3. Deed of Assignment. This is proof that the vendor has transferred all of his rights and interests to the purchaser. It is typically prepared by the purchaser’s lawyer, vetted by the vendor and his lawyer, and then signed. This document contains the transaction details and a description of the property being sold, and it is only considered legal after it is registered in the land registry and approved by the governor.
  4. Deed of Conveyance. This document is similar to a deed of assignment. It was previously considered proof of property/land ownership until the Land Use Act of 1978 went into effect. Some older houses in Lagos still have these as title documents.
  5. Survey Strategy. This is a document that shows the boundaries of a parcel of land, as well as its dimensions and description. It is usually obtained from the Surveyor General’s office in Lagos.
  6. Mortgage Deed. In the event that financing is required, this document is required. It gives the mortgagee (loan lender) a stake in the property. If the borrower fails to make loan payments, the holder of the document may seize the property.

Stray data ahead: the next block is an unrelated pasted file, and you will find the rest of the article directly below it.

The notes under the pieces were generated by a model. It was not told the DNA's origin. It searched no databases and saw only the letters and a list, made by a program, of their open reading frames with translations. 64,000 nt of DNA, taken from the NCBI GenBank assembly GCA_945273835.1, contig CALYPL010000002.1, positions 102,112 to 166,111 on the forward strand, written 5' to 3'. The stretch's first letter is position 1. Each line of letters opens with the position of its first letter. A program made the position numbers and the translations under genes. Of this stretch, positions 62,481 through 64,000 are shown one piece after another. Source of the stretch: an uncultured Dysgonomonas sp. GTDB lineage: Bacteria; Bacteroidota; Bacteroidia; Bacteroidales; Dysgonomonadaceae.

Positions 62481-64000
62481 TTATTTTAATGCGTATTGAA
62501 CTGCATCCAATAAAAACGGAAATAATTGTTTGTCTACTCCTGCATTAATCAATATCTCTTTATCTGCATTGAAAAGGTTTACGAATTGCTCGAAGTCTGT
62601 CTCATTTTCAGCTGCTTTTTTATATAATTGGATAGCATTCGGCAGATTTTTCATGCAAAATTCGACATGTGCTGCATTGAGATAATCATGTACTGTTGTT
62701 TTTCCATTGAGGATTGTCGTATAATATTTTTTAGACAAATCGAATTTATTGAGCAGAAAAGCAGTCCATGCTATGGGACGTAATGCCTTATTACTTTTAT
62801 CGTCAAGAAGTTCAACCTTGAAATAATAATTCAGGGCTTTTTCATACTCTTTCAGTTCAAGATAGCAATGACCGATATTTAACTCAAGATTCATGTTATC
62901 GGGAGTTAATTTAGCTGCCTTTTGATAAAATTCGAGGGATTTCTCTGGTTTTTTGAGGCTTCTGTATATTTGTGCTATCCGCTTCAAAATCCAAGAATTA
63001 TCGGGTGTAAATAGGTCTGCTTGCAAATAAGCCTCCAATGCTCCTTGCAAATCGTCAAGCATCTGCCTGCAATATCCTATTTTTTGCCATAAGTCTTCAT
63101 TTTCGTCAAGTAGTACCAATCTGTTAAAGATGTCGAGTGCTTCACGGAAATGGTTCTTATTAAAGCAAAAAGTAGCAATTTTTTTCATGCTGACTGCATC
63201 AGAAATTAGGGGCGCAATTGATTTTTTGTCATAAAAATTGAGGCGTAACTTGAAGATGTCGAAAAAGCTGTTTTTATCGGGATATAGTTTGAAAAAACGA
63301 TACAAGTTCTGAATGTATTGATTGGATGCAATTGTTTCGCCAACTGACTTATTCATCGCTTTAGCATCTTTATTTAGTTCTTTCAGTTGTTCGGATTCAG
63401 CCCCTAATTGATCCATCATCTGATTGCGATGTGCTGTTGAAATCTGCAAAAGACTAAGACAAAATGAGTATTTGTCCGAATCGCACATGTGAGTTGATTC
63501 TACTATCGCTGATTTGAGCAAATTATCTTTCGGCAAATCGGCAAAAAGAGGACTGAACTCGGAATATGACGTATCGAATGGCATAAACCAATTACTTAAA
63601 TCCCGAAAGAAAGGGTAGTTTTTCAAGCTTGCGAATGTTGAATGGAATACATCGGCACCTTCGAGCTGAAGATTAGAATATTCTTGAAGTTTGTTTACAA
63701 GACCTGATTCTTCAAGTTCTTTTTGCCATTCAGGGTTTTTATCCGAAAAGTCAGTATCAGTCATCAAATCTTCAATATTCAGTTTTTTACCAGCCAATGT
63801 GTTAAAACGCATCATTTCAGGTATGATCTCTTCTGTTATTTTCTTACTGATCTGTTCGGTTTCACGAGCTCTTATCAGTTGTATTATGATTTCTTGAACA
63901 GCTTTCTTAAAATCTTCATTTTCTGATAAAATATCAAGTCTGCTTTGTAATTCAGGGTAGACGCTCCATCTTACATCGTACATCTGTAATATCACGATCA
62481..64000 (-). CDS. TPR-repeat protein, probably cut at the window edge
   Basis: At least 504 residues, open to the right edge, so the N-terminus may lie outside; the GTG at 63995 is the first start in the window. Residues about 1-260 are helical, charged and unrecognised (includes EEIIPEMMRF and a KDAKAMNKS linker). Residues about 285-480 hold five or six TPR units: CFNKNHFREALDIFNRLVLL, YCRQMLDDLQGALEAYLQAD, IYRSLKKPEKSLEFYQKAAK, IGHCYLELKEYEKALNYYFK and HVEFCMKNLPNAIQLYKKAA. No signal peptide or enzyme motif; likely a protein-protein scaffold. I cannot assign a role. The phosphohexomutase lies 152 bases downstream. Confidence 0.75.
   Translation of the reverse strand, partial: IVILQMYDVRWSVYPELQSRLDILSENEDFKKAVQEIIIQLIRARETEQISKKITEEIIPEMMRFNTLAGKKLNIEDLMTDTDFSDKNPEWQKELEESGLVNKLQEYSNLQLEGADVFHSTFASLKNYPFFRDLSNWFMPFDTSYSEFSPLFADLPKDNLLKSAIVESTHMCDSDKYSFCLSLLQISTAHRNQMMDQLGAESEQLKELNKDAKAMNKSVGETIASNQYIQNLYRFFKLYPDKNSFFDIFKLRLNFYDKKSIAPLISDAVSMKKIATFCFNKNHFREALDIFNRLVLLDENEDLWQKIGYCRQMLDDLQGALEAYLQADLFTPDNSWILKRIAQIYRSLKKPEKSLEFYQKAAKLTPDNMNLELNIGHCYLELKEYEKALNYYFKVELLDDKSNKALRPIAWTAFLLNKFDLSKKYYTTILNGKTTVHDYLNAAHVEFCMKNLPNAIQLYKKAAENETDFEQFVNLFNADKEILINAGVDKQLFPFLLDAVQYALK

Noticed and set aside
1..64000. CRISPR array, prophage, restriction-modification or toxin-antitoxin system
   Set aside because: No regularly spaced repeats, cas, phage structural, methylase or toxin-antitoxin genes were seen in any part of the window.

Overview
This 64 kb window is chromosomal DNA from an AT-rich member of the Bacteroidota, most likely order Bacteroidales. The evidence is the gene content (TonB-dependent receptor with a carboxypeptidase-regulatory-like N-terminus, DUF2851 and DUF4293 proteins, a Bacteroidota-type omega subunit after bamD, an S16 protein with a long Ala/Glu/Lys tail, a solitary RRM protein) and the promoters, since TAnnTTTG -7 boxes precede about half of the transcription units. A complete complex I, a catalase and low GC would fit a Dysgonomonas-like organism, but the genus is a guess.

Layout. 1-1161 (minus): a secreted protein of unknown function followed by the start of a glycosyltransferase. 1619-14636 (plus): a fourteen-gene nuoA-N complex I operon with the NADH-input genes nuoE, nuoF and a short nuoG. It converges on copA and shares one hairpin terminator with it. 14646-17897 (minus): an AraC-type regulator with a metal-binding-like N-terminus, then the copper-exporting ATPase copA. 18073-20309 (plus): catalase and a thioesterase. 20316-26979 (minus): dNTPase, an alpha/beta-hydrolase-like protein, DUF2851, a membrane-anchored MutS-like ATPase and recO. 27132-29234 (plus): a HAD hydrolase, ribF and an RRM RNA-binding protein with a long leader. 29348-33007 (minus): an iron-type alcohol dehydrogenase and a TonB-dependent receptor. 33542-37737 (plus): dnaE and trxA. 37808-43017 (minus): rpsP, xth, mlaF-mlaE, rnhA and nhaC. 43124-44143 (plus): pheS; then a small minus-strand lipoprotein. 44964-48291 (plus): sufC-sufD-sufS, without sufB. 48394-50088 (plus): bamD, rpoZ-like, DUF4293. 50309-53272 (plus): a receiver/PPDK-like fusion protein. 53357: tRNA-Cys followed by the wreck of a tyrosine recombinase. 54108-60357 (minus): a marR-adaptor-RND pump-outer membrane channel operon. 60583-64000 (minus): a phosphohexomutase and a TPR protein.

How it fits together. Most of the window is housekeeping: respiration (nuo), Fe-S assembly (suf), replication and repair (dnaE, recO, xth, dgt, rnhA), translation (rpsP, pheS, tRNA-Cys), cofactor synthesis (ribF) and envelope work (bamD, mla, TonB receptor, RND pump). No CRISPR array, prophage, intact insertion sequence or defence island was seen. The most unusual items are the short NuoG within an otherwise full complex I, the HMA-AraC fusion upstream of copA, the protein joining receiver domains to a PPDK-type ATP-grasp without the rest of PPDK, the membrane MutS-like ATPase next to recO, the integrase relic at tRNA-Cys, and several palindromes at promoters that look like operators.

7. Contract of Sale, Allocation Letter and Receipts. The contract of sale document indicates the purchase of a property, whereas the letter of allocation document shows that a property or land has been allocated to an individual, either by the state or a private developer. A payment receipt, on the other hand, indicates that the vendor has received a specific amount of money for the sale of the property in question. Although these three documents are important evidence of a land or property transaction, they are not legal title documents and cannot be interpreted as a deed of assignment.

Property prices in Lagos state vary depending on location. The most expensive areas in Lagos are usually found on the islands, such as Lekki Phase 1, Victoria Island, and Ikoyi. On the mainland, major residential areas include Yaba, Surulere, Ikeja GRA, Magodo, and Ikorodu, among others.

Aside from prices, a purchaser should consider the following fees:

  • Fees for professionals and agents. This is typically between 2-7%, depending on the property’s sale price.
  • Legal expenses. These are typically between 2-5% of the sales price, depending on the property’s value.

Other taxes that the purchaser should be aware of are:

  • Omo-Onile attacks.These are typically incurred when purchasing land from communities, particularly in Ibeju-Lekki. They include development levy, foundation fees, decking fees and community fees. If these fees are not paid, the purchaser will be unable to take possession of the land.